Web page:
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PLoS One. 2017 Dec 14;12(12):e0189645. doi: 10.1371/journal.pone.0189645. eCollection 2017.

The structure of salt marsh soil mesofauna food webs - The prevalence of disturbance.

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J.F. Blumenbach Institute of Zoology and Anthropology, University of Göttingen, Göttingen, Germany.
Centre of Biodiversity and Sustainable Land Use, University of Göttingen, Göttingen, Germany.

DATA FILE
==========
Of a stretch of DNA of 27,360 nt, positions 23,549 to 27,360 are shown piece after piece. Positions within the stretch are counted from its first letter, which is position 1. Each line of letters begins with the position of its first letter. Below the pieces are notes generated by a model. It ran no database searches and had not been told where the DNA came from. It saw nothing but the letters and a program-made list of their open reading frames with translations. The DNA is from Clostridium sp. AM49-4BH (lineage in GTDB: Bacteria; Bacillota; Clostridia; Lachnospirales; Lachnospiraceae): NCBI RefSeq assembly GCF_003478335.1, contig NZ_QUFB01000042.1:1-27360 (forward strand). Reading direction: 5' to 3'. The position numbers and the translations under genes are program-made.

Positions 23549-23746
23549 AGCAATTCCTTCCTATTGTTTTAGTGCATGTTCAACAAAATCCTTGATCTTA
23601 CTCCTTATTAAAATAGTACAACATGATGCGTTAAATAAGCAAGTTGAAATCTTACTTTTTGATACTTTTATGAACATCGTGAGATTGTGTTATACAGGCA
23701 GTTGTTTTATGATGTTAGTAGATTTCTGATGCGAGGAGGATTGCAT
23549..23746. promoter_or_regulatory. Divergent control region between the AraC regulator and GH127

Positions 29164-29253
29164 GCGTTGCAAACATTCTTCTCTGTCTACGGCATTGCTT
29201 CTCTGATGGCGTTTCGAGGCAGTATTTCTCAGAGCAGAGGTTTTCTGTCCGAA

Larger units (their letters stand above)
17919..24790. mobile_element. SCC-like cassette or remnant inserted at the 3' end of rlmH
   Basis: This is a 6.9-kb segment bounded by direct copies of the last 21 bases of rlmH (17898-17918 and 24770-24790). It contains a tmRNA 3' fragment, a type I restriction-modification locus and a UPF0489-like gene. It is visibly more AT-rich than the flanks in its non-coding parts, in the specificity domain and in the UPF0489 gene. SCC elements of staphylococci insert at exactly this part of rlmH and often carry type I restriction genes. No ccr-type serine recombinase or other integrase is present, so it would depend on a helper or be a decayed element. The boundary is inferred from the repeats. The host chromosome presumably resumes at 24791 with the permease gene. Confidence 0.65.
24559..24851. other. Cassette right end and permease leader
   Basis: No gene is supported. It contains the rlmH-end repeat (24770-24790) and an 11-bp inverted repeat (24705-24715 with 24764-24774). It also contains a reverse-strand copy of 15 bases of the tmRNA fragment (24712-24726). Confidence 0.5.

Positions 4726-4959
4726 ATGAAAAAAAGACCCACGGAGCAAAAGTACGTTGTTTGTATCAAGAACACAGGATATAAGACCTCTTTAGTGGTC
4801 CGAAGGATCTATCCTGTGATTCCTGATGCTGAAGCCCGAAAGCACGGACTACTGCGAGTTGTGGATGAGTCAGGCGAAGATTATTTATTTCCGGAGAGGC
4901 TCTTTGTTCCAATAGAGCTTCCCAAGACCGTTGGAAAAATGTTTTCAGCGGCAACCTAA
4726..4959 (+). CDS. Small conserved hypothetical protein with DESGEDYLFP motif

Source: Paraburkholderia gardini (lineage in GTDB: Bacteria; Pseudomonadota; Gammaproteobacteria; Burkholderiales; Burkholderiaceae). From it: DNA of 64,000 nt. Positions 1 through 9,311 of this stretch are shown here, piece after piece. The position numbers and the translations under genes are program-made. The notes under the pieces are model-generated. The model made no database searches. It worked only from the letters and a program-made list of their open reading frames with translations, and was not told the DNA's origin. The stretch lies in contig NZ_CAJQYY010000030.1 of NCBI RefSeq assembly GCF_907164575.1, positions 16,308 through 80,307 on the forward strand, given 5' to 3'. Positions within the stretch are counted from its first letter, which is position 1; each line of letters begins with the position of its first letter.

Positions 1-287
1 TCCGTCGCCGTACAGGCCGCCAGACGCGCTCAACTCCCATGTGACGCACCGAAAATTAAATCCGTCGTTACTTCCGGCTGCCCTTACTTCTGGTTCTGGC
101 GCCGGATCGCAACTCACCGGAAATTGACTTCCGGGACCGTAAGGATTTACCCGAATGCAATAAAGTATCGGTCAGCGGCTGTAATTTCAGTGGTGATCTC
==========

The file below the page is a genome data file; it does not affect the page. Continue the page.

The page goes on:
Mesofauna taxa fill key trophic positions in soil food webs, even in terrestrial-marine boundary habitats characterized by frequent natural disturbances. Salt marshes represent such boundary habitats, characterized by frequent inundations increasing from the terrestrial upper to the marine pioneer zone. Despite the high abundance of soil mesofauna in salt marshes and their important function by facilitating energy and carbon flows, the structure, trophic ecology and habitat-related diet shifts of mesofauna species in natural salt marsh habitats is virtually unknown. Therefore, we investigated the effects of natural disturbance (inundation frequency) on community structure, food web complexity and resource use of soil mesofauna using stable isotope analysis (15N, 13C) in three salt marsh zones. In this intertidal habitat, the pioneer zone is exposed to inundations twice a day, but lower and upper salt marshes are less frequently inundated based on shore height. The mesofauna comprised 86 species / taxa dominated by Collembola, Oribatida and Mesostigmata. Shifts in environmental disturbances influenced the structure of food webs, diversity and density declined strongly from the land to the sea pointing to the importance of increasing levels of inundation frequency. Accordingly, the reduced diversity and density was associated by a simplification of the food web in the pioneer zone as compared to the less inundated lower and upper salt marsh with a higher number of trophic levels. Strong variations in δ15N signatures demonstrated that mesofauna species are feeding at multiple trophic levels. Primary decomposers were low and most mesofauna species functioned as secondary decomposers or predators including second order predators or scavengers. The results document that major decomposer taxa, such as Collembola and Oribatida, are more diverse than previously assumed and predominantly dwell on autochthonous resources of the respective salt marsh zone. The results further suggest that Mesostigmata mostly adopt an intraguild predation lifestyle. The high trophic position of a large number of predators suggests that intraguild predation is of significant importance in salt marsh food webs. Presumably, intraguild predation contributes to stabilizing the salt marsh food web against disturbances.

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